• Tuesday, Sep 29, 2020
  • Last Update : 10:14 pm

Poland says Netflix Holocaust documentary 'rewrites history'

  • Published at 08:23 pm November 12th, 2019
Netflix Holocaust Documentary
AFP

Prime Minister Mateusz Morawiecki called on the popular US streaming and production website to correct the 'terrible mistake' that he believed had been 'committed unintentionally'

Poland has complained to Netflix that a Holocaust documentary series on Nazi German death camps "rewrites history" by featuring an "incorrect" map.

Prime Minister Mateusz Morawiecki called on the popular US streaming and production website to correct the "terrible mistake" that he believed had been "committed unintentionally".

A Netflix consultant in Poland who only identified herself as Malgorzata told AFP on Tuesday the company was "treating the issue as a priority" and that its headquarters would soon issue an official statement.

"Netflix did not intend to offend anyone or compromise any values," she added.

The Auschwitz memorial museum also tweeted that historical and geographical information in the Netflix documentary about the locations of Nazi death camps was "simply wrong".

A map featured in The Devil Next Door documentary wrongly shows death camps built by Nazi Germany during World War II inside the borders of modern-day Poland that were established only after the end of the war.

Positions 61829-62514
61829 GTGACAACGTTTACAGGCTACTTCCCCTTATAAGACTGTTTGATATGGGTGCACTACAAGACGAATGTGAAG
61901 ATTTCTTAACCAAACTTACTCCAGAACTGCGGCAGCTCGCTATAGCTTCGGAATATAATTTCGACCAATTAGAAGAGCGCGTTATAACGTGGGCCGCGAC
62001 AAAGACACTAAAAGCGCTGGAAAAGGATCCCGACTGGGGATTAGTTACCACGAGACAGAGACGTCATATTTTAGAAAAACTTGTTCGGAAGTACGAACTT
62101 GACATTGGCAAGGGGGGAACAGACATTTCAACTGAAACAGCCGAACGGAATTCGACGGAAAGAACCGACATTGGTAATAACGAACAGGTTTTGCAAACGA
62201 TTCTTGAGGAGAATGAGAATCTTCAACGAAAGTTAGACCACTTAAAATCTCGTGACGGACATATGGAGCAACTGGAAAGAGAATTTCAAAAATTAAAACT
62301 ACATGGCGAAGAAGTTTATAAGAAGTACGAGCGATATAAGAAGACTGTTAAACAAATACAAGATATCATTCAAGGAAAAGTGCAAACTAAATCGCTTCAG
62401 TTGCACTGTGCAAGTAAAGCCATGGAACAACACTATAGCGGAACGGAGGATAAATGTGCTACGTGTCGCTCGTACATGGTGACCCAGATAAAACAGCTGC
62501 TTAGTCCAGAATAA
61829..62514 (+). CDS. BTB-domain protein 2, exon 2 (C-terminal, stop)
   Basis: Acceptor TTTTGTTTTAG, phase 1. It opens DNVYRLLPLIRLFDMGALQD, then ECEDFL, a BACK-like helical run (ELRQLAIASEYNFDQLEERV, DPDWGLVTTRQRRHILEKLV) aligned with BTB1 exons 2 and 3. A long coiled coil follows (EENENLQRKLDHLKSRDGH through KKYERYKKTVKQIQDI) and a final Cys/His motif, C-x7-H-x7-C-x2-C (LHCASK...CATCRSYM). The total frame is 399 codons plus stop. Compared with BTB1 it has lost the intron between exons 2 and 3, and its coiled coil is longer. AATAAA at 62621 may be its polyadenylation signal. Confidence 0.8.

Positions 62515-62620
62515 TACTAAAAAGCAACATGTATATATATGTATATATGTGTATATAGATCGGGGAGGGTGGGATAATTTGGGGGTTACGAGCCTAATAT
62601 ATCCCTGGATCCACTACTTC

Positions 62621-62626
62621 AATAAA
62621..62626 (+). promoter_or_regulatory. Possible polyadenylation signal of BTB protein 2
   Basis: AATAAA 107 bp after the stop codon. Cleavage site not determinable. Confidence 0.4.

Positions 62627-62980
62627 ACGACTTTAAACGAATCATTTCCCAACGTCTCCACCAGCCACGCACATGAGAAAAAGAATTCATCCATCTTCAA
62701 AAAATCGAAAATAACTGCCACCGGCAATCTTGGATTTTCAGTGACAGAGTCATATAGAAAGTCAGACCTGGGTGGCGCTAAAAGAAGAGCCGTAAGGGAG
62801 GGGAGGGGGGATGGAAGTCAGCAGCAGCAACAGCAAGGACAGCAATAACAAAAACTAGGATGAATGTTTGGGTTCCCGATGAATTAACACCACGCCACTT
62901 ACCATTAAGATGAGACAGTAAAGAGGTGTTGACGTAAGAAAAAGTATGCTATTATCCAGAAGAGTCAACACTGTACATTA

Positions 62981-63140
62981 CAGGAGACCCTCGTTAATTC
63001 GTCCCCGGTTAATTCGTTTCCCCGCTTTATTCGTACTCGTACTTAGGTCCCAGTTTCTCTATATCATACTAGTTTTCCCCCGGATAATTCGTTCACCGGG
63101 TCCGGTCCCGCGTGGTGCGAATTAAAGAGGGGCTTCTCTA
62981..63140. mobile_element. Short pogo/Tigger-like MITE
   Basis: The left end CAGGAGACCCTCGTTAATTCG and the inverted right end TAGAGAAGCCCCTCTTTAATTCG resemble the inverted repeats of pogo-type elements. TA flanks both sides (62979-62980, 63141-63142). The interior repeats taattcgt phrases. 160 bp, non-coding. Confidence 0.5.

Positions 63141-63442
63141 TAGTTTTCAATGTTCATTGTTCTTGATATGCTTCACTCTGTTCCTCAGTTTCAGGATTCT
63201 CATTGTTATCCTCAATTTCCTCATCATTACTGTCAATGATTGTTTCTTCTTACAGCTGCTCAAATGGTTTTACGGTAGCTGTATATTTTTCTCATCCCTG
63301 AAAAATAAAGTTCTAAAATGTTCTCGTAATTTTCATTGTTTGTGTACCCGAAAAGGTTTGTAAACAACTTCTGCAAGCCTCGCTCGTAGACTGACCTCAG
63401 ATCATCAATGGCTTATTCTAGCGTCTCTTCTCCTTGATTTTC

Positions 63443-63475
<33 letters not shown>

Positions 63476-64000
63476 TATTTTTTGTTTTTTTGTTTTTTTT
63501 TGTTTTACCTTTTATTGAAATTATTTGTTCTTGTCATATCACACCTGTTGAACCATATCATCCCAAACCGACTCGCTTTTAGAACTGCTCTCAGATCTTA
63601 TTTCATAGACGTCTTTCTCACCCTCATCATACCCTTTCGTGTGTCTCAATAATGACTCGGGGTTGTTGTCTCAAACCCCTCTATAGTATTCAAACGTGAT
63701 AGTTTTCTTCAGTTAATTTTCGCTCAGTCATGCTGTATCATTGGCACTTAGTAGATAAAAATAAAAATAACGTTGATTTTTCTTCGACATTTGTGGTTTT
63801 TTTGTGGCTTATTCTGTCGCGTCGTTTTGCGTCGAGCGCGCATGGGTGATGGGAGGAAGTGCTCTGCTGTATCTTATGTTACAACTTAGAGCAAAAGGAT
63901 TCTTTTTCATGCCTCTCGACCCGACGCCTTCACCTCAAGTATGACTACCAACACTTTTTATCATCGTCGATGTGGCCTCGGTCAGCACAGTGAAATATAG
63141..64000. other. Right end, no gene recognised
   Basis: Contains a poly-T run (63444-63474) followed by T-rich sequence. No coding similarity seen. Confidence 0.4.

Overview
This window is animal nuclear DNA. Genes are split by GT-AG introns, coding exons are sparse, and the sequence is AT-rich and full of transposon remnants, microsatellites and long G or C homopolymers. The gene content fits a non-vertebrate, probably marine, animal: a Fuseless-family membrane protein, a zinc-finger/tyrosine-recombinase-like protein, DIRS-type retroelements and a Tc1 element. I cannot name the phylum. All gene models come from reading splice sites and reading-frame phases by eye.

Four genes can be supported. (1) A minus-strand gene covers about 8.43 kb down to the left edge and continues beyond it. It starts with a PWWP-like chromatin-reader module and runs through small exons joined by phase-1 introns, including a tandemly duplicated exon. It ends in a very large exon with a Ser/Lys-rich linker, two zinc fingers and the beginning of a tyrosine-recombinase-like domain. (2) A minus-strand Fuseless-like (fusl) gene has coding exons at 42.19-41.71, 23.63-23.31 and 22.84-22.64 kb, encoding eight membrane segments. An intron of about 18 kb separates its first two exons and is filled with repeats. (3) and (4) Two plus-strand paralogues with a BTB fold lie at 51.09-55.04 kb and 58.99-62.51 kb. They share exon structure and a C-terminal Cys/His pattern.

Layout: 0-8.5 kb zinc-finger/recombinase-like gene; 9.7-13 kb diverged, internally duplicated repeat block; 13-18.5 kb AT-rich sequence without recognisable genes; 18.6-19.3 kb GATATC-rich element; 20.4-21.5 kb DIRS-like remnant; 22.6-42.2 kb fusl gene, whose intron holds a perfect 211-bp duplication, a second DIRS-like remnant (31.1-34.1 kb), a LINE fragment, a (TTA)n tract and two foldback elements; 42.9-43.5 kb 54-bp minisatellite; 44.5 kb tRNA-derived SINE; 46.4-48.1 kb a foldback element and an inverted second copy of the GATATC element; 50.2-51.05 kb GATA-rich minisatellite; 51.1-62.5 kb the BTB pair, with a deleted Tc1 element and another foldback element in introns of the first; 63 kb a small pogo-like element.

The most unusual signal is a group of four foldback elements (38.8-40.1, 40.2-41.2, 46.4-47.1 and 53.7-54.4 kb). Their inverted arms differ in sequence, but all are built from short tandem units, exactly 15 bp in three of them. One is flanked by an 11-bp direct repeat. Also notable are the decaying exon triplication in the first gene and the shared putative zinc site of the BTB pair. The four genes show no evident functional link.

In reality, Nazi Germany set up the camps inside territory it occupied following its September 1939 invasion and takeover of Poland.

"Not only is the map incorrect, but it deceives viewers into believing that Poland was responsible for establishing and maintaining the camps, and for committing crimes therein," Morawiecki said in the letter to Netflix boss Reed Hastings posted on his official Facebook page on Monday.

"As my country did not even exist at that time as an independent state, and millions of Poles were murdered at these sites, this element of The Devil Next Door is nothing short of rewriting history," he said.

The map in question appears in a documentary focused on retired US autoworker John Demjanjuk, convicted in a landmark 2011 German court ruling for serving as a guard the Nazi German Sobibor camp in occupied Poland.

Poland suffered some of the worst horrors of World War II: nearly six million Poles died in the conflict that killed more than 50 million people overall.

That figure includes the six million Jews who died in the Holocaust, half of them Polish.

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